BA travelers face third day of delays, cancellations

"At Heathrow, we operated virtually all our scheduled long-haulflights, though the knock-on effects of Saturday's disruptionresulted in a reduced short-haul programme", Sky news quoted a BA spokeswoman said:"We apologise again to customers for the frustration andinconvenience they are experiencing and thank them for theircontinued patience".

More than a third of British Airways flights from Heathrow Airport have been cancelled, leaving thousands of passengers stranded for the second day today following a major global computer failure for which a workers union blamed outsourcing to India.

The problem has been caused by a worldwide systems failure, believed to have been caused by a power supply issue, which caused chaos in the London terminals on Saturday.

British Airways GMB union has blamed the airline's 2016 decision of outsourcing IT jobs to India as the reason behind cancelling all Saturday flights from London's two biggest airports: Heathrow and Gatwick.

Around a quarter of Sunday's flights set to depart from London's major hub before 10.00 pm (2100 GMT) were cancelled as the airline battled to contain the "knock-on disruption" to schedules, with aircraft and crews out of position around the world.

Heathrow, in a tweet on Sunday, said further delays and cancellations of BA flights were expected.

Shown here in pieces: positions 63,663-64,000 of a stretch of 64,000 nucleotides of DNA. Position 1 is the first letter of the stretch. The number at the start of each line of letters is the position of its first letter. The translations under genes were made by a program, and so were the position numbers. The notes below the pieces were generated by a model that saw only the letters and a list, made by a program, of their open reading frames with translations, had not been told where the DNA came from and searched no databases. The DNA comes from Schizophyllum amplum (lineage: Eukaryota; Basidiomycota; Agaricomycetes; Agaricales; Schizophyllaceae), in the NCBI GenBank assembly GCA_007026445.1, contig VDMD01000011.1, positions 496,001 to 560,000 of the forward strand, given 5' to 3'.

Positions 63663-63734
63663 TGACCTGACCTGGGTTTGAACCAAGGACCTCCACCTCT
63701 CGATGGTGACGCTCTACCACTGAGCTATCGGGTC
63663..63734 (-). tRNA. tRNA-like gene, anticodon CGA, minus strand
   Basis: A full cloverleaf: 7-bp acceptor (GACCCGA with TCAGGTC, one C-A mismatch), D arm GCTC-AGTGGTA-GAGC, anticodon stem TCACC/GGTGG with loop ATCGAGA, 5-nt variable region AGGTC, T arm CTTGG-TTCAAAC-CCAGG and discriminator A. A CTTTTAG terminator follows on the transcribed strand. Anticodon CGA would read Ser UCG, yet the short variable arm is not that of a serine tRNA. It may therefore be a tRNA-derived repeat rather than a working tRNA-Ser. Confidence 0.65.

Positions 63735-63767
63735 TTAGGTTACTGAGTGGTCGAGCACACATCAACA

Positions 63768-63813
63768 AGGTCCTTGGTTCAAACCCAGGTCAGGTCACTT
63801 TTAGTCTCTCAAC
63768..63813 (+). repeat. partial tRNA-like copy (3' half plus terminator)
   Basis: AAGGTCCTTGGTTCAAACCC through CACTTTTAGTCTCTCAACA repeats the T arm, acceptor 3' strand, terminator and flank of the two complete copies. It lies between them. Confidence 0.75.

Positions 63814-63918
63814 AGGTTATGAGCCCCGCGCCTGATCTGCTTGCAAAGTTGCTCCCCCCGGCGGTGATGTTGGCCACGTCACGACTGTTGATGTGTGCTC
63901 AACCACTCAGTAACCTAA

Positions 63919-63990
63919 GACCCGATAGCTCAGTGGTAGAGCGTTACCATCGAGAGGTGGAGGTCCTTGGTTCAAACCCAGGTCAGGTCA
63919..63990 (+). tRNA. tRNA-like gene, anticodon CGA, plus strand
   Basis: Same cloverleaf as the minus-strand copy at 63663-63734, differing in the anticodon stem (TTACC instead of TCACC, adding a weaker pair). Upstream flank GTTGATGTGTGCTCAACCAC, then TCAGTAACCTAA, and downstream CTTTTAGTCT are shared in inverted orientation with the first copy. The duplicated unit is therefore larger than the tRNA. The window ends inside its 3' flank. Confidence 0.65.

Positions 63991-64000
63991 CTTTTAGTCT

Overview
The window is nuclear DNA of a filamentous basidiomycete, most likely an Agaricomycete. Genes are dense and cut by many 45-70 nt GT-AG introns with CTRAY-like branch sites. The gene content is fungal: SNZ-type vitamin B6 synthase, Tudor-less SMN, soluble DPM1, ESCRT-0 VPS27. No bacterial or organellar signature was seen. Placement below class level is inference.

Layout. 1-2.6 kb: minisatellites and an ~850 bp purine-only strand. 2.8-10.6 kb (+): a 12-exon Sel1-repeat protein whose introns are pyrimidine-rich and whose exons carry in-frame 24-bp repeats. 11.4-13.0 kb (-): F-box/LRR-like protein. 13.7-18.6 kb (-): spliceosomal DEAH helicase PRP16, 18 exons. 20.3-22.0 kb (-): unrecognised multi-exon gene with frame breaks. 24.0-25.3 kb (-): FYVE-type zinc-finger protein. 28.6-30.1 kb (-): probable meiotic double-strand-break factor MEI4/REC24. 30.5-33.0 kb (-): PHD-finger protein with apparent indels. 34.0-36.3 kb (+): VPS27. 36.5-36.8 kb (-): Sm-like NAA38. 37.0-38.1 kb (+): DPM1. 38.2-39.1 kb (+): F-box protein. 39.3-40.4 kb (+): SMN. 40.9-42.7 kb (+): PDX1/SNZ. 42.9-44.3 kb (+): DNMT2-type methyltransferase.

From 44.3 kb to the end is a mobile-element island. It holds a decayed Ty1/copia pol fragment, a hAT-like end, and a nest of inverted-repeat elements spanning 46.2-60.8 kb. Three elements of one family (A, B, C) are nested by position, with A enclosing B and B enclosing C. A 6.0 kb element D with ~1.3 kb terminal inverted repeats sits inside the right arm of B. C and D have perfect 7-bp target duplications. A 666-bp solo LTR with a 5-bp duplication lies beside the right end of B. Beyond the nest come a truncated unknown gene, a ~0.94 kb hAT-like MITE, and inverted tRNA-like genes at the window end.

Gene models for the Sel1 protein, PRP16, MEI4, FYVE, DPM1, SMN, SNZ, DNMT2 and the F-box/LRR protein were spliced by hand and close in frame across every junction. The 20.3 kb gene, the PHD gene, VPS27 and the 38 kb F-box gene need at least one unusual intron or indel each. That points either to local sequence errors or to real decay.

The disruption continued into Sunday, with queues building up as passengers tried to rebook flights. Delta said it lost $100 million in revenue as a result of the outage.

Hotels surrounding the airports were charging as much as 1,000 pounds to 2,500 pounds for rooms for a night, according to the Sunday Telegraph.

The airline said it was working to get reunite passengers with their luggage after many items were left at Heathrow over the weekend, although staff on Twitter warned this "could take some time".

Passengers described "chaotic" scenes at the airports, with some criticizing BA for a lack of information, BBC News reported.

"IT services are now provided globally by a range of suppliers and this is very common practice across all industries", Alex Cruz, Chief Executive of the airlines was quoted by The Registrar.

'All passengers whose flights have been cancelled should not travel to the airport unless they have already rebooked onto another flight.

"We are aiming to operate the majority of services from Heathrow and a near-normal schedule at Gatwick". "So we have no way of getting out of Heathrow and they haven't compensated us for anything, and we're stuck and this is the worst honeymoon ever".

It was a rough holiday weekend for British Airways.

The global outage also affected the airline's call centers.

  • Salvatore Jensen